Dillie Keane 'Songs My Mother Would Have Hated'

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Last Show: Monday 27 th March 2023

The Pheasantry (Chelsea)

Dillie’s mother, now long gone to join the Choir Invisible, despaired of her daughter. “Don’t sing those awful songs, you’ll never find a husband!” she said over and over. Her mother was right. Now at an age when most of her contemporaries are enjoying their leisure and spending their children’s inheritance, she’s working as hard as ever. Back with a new(ish) collection of songs culled from various sources, she continues to behave badly and sing about it. So if you’re passing by Shankhill Cemetery which is just south of Dublin, and you hear a curious whirring sound, it’s her mother. A better plan, however, is to come and see her show. 

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“A rare performer who can produce sharp, piercing satire and deliver heart-breaking songs with élan.”

Huffington Post

Dillie Keane is best known as one third of the satirical trio, Fascinating Aïda.

The bare bones of her life are these. Born Portsmouth 1952. Father a much-loved local GP. Three older, delightful siblings who have done nothing but grace the name of Keane and distinguish themselves in every way. Family despaired of Dillie ever conforming. 

Educated happily at Portsmouth High School and then at successive ghastly Convents where she learned remedial curtseying and sang to save her sanity. “She’ll come to no good, that girl!’ opined one of the nuns as her parents took her away after she was expelled.

A hiatus followed in which she worked like a lunatic to make up the educational deficiencies resulting from her convent years.  Then to Trinity College Dublin to study music which was the only “arts” qualification her mother would sanction.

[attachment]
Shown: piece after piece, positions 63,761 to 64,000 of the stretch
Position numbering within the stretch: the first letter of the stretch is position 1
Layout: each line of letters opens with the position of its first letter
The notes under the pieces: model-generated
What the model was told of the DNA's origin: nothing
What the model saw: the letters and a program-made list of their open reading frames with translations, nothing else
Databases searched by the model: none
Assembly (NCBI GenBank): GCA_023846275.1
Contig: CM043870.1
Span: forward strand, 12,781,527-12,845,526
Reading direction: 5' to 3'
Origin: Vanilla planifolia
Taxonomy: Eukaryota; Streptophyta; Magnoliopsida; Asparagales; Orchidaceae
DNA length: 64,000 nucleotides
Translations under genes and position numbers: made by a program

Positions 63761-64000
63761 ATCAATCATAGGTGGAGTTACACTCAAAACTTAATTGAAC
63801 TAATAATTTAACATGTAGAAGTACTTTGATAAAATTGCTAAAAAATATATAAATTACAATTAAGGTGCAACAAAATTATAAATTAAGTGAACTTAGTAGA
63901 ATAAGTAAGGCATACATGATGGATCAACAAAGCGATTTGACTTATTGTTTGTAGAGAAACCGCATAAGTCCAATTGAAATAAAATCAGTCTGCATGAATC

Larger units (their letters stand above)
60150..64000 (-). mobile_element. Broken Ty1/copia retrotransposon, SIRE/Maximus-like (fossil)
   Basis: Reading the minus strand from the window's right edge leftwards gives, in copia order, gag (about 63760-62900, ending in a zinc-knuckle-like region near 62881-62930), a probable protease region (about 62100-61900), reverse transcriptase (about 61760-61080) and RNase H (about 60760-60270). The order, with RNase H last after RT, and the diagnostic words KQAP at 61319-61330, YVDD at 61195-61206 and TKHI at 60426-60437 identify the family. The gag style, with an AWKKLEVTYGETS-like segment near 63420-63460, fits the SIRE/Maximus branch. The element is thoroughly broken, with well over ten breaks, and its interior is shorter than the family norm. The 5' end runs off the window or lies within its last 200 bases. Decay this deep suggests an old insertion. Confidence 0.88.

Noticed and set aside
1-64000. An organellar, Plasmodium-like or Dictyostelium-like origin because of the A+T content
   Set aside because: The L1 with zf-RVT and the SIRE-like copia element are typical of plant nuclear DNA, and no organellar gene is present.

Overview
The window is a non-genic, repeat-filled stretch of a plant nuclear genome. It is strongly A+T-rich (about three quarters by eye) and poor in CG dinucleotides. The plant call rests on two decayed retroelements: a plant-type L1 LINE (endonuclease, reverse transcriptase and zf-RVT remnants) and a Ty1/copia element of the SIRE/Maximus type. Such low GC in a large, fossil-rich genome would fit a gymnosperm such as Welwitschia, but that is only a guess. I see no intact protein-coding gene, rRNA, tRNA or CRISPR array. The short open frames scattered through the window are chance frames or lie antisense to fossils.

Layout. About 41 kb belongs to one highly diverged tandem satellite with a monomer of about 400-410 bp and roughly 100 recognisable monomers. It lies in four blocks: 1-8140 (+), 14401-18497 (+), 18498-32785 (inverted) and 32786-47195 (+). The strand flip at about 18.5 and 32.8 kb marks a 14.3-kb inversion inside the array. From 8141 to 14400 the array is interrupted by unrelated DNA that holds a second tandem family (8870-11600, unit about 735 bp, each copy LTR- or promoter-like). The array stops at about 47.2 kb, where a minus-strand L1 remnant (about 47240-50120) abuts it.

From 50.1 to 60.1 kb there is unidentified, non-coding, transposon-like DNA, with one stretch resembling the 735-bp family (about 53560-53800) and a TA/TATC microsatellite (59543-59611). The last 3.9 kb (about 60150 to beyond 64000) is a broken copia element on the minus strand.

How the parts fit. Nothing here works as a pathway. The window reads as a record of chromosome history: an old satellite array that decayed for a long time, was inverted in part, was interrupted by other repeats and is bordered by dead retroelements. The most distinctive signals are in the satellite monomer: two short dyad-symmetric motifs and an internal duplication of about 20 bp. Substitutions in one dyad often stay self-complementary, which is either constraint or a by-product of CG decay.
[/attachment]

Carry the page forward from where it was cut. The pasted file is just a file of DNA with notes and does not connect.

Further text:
Safely at university, she partied like a girl released from a convent and became a leading light of the drama society. After three years of a divinely crazed existence, she collapsed, was carted off to hospital, then flunked out as she couldn’t face resitting the year.

Finally, she took control of her life. Whilst pretending to be respectable as secretary to the MD of a leading advertising firm, she secretly auditioned for LAMDA. The day she got her acceptance letter was the best day of her life.  

LAMDA was everything she hoped for, though keeping body and soul together was wild. Ran a stall in the Portobello Road selling handmade shopping bags, aprons and second-hand clothes. Temped in the evenings and the holidays, became an artist’s model, did bar work, biked everywhere in London and hitched everywhere else. Played piano in hotels, clubs and restaurants. Two months in Sweden playing piano in a grim Stockholm nightclub hardened her for the life to come.

Acting jobs followed. Then the songs started popping out. And with the acting jobs, new friends who were willing to sing her songs. Fascinating Aïda was born in 1983.  

Somewhat improbably, it’s still going 39 years later. She occasionally does some acting and solo cabaret, but Fascinating Aïda refused to die. It has taken her all over the English-speaking world and garnered 3 Olivier Nominations and 3 Drama Desk nominations.

Having been a climate catastrophist for 40 years, she has a sustainability eco-blog called shityoudontneed.blog.

Live performance is her first love and she intends to go on performing till infirmity or the Grim Reaper intervenes.

Photo credit - Steve Ullathorne